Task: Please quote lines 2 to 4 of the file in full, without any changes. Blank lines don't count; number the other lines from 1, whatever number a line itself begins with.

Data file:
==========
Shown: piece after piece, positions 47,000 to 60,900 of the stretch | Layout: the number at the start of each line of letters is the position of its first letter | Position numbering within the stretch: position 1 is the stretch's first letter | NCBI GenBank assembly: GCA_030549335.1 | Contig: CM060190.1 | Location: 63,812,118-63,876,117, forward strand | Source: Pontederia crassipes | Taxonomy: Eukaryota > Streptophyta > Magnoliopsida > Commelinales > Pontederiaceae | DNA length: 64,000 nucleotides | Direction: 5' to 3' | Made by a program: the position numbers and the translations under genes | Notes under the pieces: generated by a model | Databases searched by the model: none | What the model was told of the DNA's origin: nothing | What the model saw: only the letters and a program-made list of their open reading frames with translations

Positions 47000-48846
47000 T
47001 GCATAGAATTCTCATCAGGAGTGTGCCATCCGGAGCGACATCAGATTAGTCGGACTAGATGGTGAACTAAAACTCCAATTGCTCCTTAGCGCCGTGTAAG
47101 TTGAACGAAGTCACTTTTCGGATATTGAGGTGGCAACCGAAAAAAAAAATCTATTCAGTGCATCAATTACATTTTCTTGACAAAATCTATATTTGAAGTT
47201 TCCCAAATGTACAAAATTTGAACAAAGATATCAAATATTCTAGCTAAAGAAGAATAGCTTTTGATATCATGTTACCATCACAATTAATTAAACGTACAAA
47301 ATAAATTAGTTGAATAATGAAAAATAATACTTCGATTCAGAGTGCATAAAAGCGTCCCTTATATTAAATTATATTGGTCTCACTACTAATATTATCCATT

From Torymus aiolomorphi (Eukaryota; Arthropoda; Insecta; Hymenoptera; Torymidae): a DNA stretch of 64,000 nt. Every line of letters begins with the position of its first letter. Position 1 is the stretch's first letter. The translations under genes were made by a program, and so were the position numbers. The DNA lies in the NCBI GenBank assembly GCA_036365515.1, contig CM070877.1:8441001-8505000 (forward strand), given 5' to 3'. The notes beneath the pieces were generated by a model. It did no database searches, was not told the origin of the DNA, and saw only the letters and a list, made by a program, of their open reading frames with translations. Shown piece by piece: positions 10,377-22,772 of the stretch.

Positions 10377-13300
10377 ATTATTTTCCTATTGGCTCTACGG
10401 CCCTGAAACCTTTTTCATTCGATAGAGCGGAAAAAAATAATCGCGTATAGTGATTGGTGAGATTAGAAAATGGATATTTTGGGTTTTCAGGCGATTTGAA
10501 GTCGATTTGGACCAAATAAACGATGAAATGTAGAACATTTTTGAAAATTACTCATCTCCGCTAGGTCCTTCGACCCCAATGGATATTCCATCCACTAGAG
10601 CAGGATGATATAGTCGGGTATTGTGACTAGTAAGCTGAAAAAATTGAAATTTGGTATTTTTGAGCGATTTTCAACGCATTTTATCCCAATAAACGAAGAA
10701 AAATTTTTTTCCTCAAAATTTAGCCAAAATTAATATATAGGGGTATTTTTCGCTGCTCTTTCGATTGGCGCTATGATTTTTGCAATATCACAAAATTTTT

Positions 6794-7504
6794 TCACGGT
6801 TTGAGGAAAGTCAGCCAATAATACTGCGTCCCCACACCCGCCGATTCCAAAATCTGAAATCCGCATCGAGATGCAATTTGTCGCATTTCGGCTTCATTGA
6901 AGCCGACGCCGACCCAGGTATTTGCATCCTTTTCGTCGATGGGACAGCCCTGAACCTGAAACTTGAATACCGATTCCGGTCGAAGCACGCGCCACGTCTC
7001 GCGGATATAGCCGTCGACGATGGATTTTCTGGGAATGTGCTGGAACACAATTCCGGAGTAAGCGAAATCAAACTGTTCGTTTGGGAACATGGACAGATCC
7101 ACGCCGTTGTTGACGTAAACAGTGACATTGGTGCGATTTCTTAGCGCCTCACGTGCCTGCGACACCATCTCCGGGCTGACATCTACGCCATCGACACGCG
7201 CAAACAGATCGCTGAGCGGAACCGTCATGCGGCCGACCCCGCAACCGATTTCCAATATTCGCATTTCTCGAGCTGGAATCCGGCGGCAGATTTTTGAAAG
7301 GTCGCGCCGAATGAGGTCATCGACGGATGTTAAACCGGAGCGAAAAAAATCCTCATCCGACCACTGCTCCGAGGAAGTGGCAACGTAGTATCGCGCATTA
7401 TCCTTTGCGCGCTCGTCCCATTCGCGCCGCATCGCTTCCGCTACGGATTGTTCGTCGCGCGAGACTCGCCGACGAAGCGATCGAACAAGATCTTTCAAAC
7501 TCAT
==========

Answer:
Positions 47000-48846
47000 T
47001 GCATAGAATTCTCATCAGGAGTGTGCCATCCGGAGCGACATCAGATTAGTCGGACTAGATGGTGAACTAAAACTCCAATTGCTCCTTAGCGCCGTGTAAG